The overarching theme in all of this is where we sit in the economic and market cycles. Stocks have had a very impressive run since 2009, with a few pauses along the way. Economic growth has been strong, and unemployment in the US, Canada, and even moribund Europe, sits at low levels historically. Wage growth has not been as impressive but signs have emerged over the last few years that it is heating up as well. A big contributor to all of this economic success has been a very stimulative monetary policy globally. It is no surprise then that central bankers are eager to follow their Keynesian roots and unwind much of this stimulus, led by the Federal Reserve in the US. It makes perfect sense to tighten the screws when things are going so well but as in every cycle, the fear is there will be too much tightening.

Almost all cycles end with rates moving higher, even if the timing and catalysts are difficult to pinpoint in the moment. For investors with long memories, we have seen this act play out many different ways. The 1970’s brought an oil shock which led to hyper-inflation in the early 80’s. We had the tech bubble in the 90’s, and of course the financial crisis in 2008. All of these ‘events’ were catalysts for stocks to move into a bear market and, in some cases, crash. Predicting the timing of these events is difficult – especially given you would need to also predict when it was time to buy back in.

Stock market activity has a large impact on these cycles as well. Recall “Quant” funds which were in vogue prior to 2008 and which crashed spectacularly as they effectively were a bet on continued momentum. The late 90’s of course saw every manner of internet fund pop up. And for those with longer memories, there was the "nifty fifty" in the early 1970’s which effectively was showing blind faith in a basket of fifty stocks that everyone assumed would climb higher indefinitely. Interestingly we are seeing symptoms of all of these now. Investors have been chasing technology, crypto-currencies and cannabis stocks. “Smart-beta” funds and specialty ETFs are effectively quantitative funds repackaged. And of course, a basket of mostly internet-related stocks (FAANG) are reminiscent of the “nifty fifty” philosophy. All of these factors have led to the wild swings in security prices of late. One lesson from history is that these pullbacks presented opportunities for diligent investors, and markets did recover to move on to new highs.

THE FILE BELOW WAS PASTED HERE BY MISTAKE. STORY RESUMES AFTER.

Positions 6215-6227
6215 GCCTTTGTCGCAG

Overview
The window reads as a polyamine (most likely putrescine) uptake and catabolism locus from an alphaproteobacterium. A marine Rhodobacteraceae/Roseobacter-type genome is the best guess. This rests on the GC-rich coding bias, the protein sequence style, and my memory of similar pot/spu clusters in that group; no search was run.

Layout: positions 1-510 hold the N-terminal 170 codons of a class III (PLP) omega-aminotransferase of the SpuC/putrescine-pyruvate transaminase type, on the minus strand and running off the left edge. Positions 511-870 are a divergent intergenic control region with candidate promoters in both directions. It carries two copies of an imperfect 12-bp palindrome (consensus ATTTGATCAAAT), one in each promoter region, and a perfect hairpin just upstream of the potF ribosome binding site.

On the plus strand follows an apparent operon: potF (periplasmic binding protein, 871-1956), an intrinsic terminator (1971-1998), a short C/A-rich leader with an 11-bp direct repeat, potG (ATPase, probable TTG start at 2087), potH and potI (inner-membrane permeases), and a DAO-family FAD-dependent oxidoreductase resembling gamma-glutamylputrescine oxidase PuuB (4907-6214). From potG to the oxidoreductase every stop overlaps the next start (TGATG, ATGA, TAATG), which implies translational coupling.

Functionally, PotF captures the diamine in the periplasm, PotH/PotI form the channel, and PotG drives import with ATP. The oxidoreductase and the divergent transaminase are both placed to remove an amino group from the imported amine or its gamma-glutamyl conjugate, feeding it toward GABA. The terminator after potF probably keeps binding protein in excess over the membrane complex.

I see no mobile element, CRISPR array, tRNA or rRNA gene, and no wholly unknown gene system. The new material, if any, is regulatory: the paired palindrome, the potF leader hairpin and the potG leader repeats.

2019 promises to bring some more bumps along the way. A looming Brexit deadline, interest rate increases, trade wars and geopolitical risks lie in wait. That said, we are more optimistic for the medium term than we have been in a while as valuations are looking more attractive. At Doherty, we do not spend a lot of energy trying to pick the tops and bottoms for markets as we have seen too many times investors get left on the sidelines trying to get the timing just right. The best course of action we believe is to remain vigilant at all points in the cycle. Over the last several years we have been continuously trimming positions where valuations have increased, and in some cases, we have exited positions altogether. Our style is unapologetically boring and will remain so because it is our discipline that has allowed us to be successful over these last 40 years since Peter Doherty first started the firm in 1979.

Markets can be humbling at times, and we won’t always get it perfect but we will always focus on delivering exactly what we promise – investment discipline and sustainable performance from a high quality portfolio of companies. 2018 was a reminder to investors that there is no reward without risk, but it is just as important to remember that these are often the times that the greatest opportunities present themselves. As Warren Buffet says: "Be fearful when others are greedy, and greedy when others are fearful."

We wish you and your families the very best in 2019, and look forward to any questions or feedback that you may have.